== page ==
The main reason that unionization is rare in America today is because very powerful, rich people see unions as their adversaries. These union-haters own and run businesses, or profit from them as shareholders, or receive corporate largess in the form of political donation or funding. They have worked for decades to minimize union influence through a successful two-plank strategy.

The first plank has been to taint our perception of unions. They have worked to convince Americans that unions are actually bad for us and the country. For decades corporate managers, through their media mouthpieces, have portrayed union members as thugs, as lazy opportunists, and as un-American. These bosses and their political lapdogs have blamed unions for low productivity, and for high prices.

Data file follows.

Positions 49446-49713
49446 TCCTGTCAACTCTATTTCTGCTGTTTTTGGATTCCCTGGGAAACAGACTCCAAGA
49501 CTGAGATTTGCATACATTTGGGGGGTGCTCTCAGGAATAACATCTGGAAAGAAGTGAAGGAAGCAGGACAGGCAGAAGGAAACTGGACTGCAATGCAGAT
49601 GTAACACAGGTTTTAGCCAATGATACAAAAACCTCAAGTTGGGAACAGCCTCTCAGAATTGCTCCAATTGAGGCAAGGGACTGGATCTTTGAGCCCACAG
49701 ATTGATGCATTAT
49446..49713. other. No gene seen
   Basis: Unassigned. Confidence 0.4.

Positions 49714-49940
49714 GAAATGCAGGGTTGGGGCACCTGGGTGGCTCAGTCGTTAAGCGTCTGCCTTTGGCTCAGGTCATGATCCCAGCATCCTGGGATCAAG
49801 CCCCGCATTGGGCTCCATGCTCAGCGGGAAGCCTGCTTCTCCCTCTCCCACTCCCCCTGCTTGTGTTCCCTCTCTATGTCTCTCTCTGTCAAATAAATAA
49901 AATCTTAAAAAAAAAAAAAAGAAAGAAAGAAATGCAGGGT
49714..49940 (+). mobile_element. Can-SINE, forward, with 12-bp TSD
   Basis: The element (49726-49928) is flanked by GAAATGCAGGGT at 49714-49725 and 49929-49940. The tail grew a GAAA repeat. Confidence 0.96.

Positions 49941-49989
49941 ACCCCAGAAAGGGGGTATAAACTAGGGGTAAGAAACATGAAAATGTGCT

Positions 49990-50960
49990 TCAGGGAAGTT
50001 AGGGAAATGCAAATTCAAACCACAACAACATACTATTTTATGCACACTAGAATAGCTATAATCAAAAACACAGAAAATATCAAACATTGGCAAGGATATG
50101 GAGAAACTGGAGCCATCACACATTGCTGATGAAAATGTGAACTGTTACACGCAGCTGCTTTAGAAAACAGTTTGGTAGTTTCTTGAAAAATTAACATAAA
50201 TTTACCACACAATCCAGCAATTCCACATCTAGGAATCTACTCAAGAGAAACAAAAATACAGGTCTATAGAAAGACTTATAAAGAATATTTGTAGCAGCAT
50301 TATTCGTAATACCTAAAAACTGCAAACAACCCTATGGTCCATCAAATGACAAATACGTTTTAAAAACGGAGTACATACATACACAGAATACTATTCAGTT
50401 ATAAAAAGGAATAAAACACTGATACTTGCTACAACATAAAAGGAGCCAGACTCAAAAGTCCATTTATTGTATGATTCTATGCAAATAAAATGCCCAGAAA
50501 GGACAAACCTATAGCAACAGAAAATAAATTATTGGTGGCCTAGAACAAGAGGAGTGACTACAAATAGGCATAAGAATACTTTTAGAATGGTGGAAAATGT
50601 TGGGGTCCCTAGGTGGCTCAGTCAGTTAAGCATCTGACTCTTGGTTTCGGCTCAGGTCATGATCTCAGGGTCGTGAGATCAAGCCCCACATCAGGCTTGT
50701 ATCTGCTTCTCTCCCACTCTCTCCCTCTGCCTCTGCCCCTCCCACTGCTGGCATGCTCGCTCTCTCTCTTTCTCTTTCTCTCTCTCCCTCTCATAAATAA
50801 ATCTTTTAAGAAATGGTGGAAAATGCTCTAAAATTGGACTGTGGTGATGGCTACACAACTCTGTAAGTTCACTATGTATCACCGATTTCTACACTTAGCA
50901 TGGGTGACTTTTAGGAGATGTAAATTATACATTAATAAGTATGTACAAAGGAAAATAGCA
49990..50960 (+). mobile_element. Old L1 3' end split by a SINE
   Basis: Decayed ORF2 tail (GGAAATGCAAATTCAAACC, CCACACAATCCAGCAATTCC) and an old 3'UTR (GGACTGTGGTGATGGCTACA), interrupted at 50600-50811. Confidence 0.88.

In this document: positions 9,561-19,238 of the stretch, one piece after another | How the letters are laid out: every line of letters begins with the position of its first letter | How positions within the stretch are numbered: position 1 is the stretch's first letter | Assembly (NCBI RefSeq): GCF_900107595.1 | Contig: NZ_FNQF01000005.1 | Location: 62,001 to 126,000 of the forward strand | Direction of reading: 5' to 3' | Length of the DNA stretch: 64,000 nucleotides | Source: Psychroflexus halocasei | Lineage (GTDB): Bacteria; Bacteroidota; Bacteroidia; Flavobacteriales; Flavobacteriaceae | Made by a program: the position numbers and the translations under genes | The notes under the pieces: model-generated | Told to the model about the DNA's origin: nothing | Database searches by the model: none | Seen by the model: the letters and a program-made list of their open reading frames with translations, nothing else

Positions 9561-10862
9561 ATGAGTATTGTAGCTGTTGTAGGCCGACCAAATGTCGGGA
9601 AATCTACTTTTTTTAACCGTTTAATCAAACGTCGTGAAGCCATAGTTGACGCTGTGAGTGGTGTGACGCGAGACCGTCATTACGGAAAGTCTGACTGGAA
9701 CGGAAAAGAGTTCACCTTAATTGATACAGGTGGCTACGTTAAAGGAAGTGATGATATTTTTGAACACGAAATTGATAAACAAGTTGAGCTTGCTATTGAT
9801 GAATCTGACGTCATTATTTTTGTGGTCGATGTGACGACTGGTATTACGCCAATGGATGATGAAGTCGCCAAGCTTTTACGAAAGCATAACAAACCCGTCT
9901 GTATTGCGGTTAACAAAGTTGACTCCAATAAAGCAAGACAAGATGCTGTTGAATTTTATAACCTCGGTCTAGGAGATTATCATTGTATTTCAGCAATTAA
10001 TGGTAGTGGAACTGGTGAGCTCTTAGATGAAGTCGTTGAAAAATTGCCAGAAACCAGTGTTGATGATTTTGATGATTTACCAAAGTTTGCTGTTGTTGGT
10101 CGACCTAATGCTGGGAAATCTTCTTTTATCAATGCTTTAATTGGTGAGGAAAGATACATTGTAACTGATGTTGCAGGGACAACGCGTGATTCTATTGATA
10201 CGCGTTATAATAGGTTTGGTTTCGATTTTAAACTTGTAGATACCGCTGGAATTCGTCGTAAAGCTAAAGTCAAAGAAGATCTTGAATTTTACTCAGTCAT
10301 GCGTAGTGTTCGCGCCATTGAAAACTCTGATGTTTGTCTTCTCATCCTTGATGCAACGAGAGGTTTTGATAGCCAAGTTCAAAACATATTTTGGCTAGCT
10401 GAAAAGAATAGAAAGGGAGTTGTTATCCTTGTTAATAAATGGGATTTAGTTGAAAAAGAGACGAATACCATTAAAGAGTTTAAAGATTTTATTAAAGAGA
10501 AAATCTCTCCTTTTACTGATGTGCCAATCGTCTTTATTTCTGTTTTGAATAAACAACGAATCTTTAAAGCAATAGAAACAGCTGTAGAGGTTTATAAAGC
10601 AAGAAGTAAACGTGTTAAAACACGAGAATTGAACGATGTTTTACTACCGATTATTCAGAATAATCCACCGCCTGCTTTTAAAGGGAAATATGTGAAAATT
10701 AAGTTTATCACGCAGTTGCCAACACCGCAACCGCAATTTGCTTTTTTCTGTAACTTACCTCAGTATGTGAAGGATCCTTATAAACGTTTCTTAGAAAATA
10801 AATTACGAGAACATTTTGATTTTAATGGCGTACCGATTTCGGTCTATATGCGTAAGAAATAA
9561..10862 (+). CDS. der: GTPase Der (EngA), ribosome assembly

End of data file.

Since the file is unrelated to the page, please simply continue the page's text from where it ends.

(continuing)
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Posters at Delta and Amazon encourage workers to vote against unionization with misleading arguments about dues and benefits. They decry money out of your pocket while they pad their own (see charts below). These are well-documented arguments of union-busters.

The Data Doesn't Lie

But today, these anti-union arguments have finally worn thin with the American public. We’ve watched union membership dwindle and corporate profits skyrocket—even during our current inflationary period. We’ve seen the people who make up just 10% of our population seize more than 50% of our gross national income—the largest income disparity since just before the Great Depression.

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As unions are weakened by insidious laws and powerful people, the middle class struggles and the rich get much, much richer.